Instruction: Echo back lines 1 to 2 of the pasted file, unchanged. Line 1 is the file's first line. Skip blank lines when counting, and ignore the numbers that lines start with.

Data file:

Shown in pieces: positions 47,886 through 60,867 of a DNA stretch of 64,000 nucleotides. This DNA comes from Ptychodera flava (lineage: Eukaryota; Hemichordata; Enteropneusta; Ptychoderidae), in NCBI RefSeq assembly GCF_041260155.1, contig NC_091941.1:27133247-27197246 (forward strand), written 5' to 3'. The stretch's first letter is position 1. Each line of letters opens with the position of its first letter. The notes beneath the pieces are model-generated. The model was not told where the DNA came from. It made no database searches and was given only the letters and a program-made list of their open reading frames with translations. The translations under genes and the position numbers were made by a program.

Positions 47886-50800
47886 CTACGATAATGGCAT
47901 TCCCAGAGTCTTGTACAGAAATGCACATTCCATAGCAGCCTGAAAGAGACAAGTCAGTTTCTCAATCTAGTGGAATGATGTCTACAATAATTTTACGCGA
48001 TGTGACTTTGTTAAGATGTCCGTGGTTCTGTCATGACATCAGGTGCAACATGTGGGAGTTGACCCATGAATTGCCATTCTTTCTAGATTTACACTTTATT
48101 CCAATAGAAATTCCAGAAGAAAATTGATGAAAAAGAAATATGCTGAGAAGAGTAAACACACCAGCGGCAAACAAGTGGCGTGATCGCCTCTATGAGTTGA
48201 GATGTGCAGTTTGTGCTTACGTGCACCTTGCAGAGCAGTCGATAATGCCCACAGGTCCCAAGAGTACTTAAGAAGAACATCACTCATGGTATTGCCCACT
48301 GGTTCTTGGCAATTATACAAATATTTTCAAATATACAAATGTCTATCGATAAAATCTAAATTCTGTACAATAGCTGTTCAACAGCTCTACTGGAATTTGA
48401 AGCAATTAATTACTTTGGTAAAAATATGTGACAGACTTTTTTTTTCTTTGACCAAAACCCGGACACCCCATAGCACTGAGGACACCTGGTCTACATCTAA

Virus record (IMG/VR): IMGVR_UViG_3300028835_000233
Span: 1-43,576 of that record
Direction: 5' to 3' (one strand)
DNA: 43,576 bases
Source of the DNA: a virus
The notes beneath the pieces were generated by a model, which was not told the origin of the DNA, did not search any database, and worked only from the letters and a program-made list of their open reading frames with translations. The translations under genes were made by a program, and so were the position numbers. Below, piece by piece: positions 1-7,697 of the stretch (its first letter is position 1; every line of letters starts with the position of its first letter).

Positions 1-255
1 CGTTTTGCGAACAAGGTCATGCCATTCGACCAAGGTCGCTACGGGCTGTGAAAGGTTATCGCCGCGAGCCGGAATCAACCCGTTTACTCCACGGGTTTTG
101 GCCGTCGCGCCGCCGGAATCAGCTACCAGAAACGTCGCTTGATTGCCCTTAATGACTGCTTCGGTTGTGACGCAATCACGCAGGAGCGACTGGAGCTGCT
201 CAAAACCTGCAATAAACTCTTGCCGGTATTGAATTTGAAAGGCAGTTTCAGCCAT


Shown in pieces: positions 47,886 through 60,867 of a DNA stretch of 64,000 nucleotides. This DNA comes from Ptychodera flava (lineage: Eukaryota; Hemichordata; Enteropneusta; Ptychoderidae), in NCBI RefSeq assembly GCF_041260155.1, contig NC_091941.1:27133247-27197246 (forward strand), written 5' to 3'. The stretch's first letter is position 1. Each line of letters opens with the position of its first letter. The notes beneath the pieces are model-generated. The model was not told where the DNA came from. It made no database searches and was given only the letters and a program-made list of their open reading frames with translations. The translations under genes and the position numbers were made by a program.

Positions 47886-50800